VERNAL, Utah — Bill Stringer leaned into the office of his top deputy here at the Bureau of Land Management one recent day to share his latest victory.
“We got upheld!” Mr. Stringer said, meaning his bosses in Salt Lake City had gone along with his staff’s recommendation to allow oil drilling near Desolation Canyon, a national historic site known for its pristine wilderness and white-water rafting. Despite objections from environmentalists, more oil wells would dot the huge stretch of federal land Mr. Stringer oversees.
Mr. Stringer, 55, who sports a goatee, rides a motorcycle and sometimes wears rock band T-shirts to work, is a little-known manager in an agency many Americans have never heard of, but he is arguably as powerful as many of Utah’s elected officials. As head of the bureau’s outpost in northeast Utah, he and his colleagues make decisions that have affected livelihoods and largely favored oil and natural gas companies eager to join in a national energy boom. The companies’ lobbying efforts extend beyond Washington to officials across the West, including Mr. Stringer here in Vernal, population 9,000.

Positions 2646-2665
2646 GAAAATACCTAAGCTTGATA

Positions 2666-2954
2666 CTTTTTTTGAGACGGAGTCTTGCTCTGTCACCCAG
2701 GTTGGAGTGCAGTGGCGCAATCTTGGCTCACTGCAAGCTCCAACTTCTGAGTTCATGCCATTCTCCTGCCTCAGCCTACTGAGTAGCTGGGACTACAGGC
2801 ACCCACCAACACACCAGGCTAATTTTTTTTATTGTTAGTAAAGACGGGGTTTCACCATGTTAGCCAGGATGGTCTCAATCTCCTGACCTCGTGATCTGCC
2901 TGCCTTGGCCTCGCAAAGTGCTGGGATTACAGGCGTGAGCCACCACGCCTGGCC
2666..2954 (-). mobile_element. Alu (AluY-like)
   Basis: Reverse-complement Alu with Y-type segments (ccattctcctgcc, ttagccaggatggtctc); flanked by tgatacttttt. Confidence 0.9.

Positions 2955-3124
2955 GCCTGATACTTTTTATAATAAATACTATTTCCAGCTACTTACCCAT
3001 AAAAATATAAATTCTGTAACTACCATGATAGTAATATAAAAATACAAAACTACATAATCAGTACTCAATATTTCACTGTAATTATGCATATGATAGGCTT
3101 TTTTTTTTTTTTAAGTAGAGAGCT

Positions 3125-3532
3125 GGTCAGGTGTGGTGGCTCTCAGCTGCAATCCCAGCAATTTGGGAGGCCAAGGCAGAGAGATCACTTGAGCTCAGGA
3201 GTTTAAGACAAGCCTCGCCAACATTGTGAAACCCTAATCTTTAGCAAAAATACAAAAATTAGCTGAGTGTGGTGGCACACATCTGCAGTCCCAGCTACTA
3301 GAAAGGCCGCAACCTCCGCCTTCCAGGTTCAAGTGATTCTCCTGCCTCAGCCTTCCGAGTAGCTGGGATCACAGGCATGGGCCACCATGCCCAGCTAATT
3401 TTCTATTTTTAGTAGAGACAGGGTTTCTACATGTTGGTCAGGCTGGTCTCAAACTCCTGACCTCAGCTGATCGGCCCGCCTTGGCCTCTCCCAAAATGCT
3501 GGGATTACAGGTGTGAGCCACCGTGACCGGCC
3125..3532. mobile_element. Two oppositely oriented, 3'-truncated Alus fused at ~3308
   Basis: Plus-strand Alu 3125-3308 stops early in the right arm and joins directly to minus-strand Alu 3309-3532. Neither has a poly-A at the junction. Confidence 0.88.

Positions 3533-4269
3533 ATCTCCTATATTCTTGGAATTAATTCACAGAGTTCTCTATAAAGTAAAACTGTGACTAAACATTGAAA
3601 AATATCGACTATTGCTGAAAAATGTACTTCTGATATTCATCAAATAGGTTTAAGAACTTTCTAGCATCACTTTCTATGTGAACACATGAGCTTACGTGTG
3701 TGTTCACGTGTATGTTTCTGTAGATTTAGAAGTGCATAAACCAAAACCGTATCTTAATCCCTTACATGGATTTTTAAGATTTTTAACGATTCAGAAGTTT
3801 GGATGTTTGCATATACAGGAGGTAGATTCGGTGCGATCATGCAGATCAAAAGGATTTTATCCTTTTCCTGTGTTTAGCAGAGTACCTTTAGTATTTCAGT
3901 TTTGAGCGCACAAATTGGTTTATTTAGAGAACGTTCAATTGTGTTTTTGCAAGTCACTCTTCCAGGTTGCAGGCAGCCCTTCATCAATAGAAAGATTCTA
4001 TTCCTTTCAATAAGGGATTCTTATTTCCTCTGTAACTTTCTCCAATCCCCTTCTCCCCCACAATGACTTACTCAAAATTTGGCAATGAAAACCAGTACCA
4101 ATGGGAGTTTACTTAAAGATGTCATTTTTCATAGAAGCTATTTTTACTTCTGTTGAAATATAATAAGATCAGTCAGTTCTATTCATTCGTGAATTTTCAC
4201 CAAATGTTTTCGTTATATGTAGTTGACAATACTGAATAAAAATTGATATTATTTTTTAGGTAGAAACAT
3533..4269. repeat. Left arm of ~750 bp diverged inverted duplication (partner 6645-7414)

The Bureau of Land Management, part of the Interior Department, is the nation’s biggest landlord, controlling 248 million acres, including nearly half the land in Utah. Charged with protecting public lands while exploiting their resources — for mining, drilling, timbering, ranching — Mr. Stringer’s agency has been at the center of a fierce battle in recent years as companies have sought to lease federal property and get drilling permits. New York Times